APA Young, G. E., Hidalgo, C. M., Sullivan-Frohm, A., Schulte, C., Davis, S., Kelly-Cirino, C....Blog, D. (2011). Secondary and Tertiary Transmission of Vaccinia Virus from US Military Service Member. Emerging Infectious Diseases, 17(4), 718-721. https://dx.doi.org/10.3201/eid1704.101316.

High Rates of Staphylococcus aureus USA400 Infection, Northern Canada [PDF - 217 KB - 4 pages]
G. R. Golding et al.

Surveillance of Staphylococcus aureus infections in 3 northern remote communities of Saskatchewan was undertaken. Rates of methicillin-resistant infections were extremely high (146–482/10,000 population), and most (98.2%) were caused by USA400 strains. Although USA400 prevalence has diminished in the United States, this strain is continuing to predominate throughout many northern communities in Canada.

EID Golding GR, Levett PN, McDonald RR, Irvine J, Quinn B, Nsungu M, et al. High Rates of Staphylococcus aureus USA400 Infection, Northern Canada. Emerg Infect Dis. 2011;17(4):722-725. https://dx.doi.org/10.3201/eid1704.100482
AMA Golding GR, Levett PN, McDonald RR, et al. High Rates of Staphylococcus aureus USA400 Infection, Northern Canada. Emerging Infectious Diseases. 2011;17(4):722-725. doi:10.3201/eid1704.100482.
APA Golding, G. R., Levett, P. N., McDonald, R. R., Irvine, J., Quinn, B., Nsungu, M....Mulvey, M. R. (2011). High Rates of Staphylococcus aureus USA400 Infection, Northern Canada. Emerging Infectious Diseases, 17(4), 722-725. https://dx.doi.org/10.3201/eid1704.100482.

Animal Movement and Establishment of Vaccinia Virus Cantagalo Strain in Amazon Biome, Brazil [PDF - 375 KB - 4 pages]
J. C. Quixabeira-Santos et al.

To understand the emergence of vaccinia virus Cantagalo strain in the Amazon biome of Brazil, during 2008–2010 we conducted a molecular and epidemiologic survey of poxvirus outbreaks. Data indicate that animal movement was the major cause of virus dissemination within Rondônia State, leading to the establishment and spread of this pathogen.

EID Quixabeira-Santos JC, Medaglia ML, Pescador CA, Damaso CR. Animal Movement and Establishment of Vaccinia Virus Cantagalo Strain in Amazon Biome, Brazil. Emerg Infect Dis. 2011;17(4):726-729. https://dx.doi.org/10.3201/eid1704.101581
AMA Quixabeira-Santos JC, Medaglia ML, Pescador CA, et al. Animal Movement and Establishment of Vaccinia Virus Cantagalo Strain in Amazon Biome, Brazil. Emerging Infectious Diseases. 2011;17(4):726-729. doi:10.3201/eid1704.101581.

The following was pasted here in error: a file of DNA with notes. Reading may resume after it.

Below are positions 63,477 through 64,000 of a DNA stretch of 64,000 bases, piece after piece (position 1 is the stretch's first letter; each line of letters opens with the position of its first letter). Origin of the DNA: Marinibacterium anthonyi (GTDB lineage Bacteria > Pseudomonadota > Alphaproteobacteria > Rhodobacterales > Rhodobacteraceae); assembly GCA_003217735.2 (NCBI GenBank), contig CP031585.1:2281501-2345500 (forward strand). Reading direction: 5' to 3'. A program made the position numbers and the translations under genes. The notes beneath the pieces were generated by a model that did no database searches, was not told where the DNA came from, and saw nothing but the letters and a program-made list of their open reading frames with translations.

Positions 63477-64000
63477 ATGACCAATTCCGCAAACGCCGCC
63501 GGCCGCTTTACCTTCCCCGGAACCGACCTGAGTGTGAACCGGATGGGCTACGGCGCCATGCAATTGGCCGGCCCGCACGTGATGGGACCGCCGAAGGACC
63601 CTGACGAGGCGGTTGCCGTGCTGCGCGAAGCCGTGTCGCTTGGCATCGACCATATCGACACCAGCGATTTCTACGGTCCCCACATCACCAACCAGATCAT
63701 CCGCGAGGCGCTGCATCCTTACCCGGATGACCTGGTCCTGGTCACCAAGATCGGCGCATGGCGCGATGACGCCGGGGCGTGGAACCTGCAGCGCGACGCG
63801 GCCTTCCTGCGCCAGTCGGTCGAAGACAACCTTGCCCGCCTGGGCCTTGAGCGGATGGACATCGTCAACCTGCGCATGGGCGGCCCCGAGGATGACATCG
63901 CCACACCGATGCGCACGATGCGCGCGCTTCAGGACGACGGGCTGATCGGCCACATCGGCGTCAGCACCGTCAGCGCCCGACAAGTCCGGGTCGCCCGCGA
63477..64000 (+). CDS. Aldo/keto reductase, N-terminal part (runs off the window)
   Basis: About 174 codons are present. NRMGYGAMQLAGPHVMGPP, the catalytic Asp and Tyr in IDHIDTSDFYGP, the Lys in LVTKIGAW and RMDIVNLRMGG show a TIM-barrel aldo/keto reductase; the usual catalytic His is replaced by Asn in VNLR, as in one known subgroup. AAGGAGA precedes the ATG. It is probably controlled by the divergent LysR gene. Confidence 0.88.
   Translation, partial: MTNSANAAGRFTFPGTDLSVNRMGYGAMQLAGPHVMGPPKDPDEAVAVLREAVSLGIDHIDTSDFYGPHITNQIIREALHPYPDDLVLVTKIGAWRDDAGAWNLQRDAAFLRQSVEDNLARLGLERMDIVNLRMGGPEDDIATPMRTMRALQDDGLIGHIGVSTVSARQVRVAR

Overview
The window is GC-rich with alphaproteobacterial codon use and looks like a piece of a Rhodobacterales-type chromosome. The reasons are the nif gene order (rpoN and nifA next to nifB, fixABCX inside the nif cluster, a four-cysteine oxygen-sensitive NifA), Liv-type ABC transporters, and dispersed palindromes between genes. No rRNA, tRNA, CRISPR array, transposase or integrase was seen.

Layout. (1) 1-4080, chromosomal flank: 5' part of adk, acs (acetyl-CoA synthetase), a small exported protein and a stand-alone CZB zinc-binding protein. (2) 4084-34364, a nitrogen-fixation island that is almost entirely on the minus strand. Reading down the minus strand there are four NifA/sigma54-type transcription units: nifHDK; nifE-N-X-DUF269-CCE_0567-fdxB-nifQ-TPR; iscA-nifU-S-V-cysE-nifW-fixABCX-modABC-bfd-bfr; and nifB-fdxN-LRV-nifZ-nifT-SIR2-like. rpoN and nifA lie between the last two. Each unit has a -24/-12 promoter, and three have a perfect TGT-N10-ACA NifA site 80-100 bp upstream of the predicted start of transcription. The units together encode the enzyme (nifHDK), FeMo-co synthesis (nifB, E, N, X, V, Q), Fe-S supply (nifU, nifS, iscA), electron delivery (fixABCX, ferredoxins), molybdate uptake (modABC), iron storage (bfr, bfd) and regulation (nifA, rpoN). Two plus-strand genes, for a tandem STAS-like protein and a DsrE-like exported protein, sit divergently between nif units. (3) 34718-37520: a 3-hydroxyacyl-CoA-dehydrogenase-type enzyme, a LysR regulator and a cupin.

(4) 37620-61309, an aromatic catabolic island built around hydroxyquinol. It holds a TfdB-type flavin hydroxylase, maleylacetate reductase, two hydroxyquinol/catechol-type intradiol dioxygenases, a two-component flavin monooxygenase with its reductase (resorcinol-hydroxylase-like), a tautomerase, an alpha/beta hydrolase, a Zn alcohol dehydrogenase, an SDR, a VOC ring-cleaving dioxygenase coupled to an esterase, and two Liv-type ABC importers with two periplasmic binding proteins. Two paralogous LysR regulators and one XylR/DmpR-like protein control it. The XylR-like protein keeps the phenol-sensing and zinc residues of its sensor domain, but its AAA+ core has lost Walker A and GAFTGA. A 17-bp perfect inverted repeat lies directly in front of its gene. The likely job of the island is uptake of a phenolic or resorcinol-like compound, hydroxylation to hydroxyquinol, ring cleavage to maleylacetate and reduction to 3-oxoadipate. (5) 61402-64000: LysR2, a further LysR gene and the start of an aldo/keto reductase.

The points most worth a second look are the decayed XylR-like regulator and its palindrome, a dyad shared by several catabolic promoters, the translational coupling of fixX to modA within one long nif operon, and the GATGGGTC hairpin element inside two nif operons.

APA Quixabeira-Santos, J. C., Medaglia, M. L., Pescador, C. A., & Damaso, C. R. (2011). Animal Movement and Establishment of Vaccinia Virus Cantagalo Strain in Amazon Biome, Brazil. Emerging Infectious Diseases, 17(4), 726-729. https://dx.doi.org/10.3201/eid1704.101581.

Vaccinia Virus Infections in Martial Arts Gym, Maryland, USA, 2008 [PDF - 287 KB - 4 pages]
C. M. Hughes et al.

Vaccinia virus is an orthopoxvirus used in the live vaccine against smallpox. Vaccinia virus infections can be transmissible and can cause severe complications in those with weakened immune systems. We report on a cluster of 4 cases of vaccinia virus infection in Maryland, USA, likely acquired at a martial arts gym.

EID Hughes CM, Blythe D, Li Y, Reddy R, Jordan C, Edwards C, et al. Vaccinia Virus Infections in Martial Arts Gym, Maryland, USA, 2008. Emerg Infect Dis. 2011;17(4):730-733. https://dx.doi.org/10.3201/eid1704.101010
AMA Hughes CM, Blythe D, Li Y, et al. Vaccinia Virus Infections in Martial Arts Gym, Maryland, USA, 2008. Emerging Infectious Diseases. 2011;17(4):730-733. doi:10.3201/eid1704.101010.
APA Hughes, C. M., Blythe, D., Li, Y., Reddy, R., Jordan, C., Edwards, C....Damon, I. K. (2011). Vaccinia Virus Infections in Martial Arts Gym, Maryland, USA, 2008. Emerging Infectious Diseases, 17(4), 730-733. https://dx.doi.org/10.3201/eid1704.101010.

Hepatitis A Virus Vaccine Escape Variants and Potential New Serotype Emergence [PDF - 167 KB - 4 pages]
U. Pérez-Sautu et al.

Six hepatitis A virus antigenic variants that likely escaped the protective effect of available vaccines were isolated, mostly from men who have sex with men. The need to complete the proper vaccination schedules is critical, particularly in the immunocompromised population, to prevent the emergence of vaccine-escaping variants.

EID Pérez-Sautu U, Costafreda MI, Caylà J, Tortajada C, Lite J, Bosch A, et al. Hepatitis A Virus Vaccine Escape Variants and Potential New Serotype Emergence. Emerg Infect Dis. 2011;17(4):734-737. https://dx.doi.org/10.3201/eid1704.101169
AMA Pérez-Sautu U, Costafreda MI, Caylà J, et al. Hepatitis A Virus Vaccine Escape Variants and Potential New Serotype Emergence. Emerging Infectious Diseases. 2011;17(4):734-737. doi:10.3201/eid1704.101169.
APA Pérez-Sautu, U., Costafreda, M. I., Caylà, J., Tortajada, C., Lite, J., Bosch, A....Pintó, R. M. (2011). Hepatitis A Virus Vaccine Escape Variants and Potential New Serotype Emergence. Emerging Infectious Diseases, 17(4), 734-737. https://dx.doi.org/10.3201/eid1704.101169.
Letters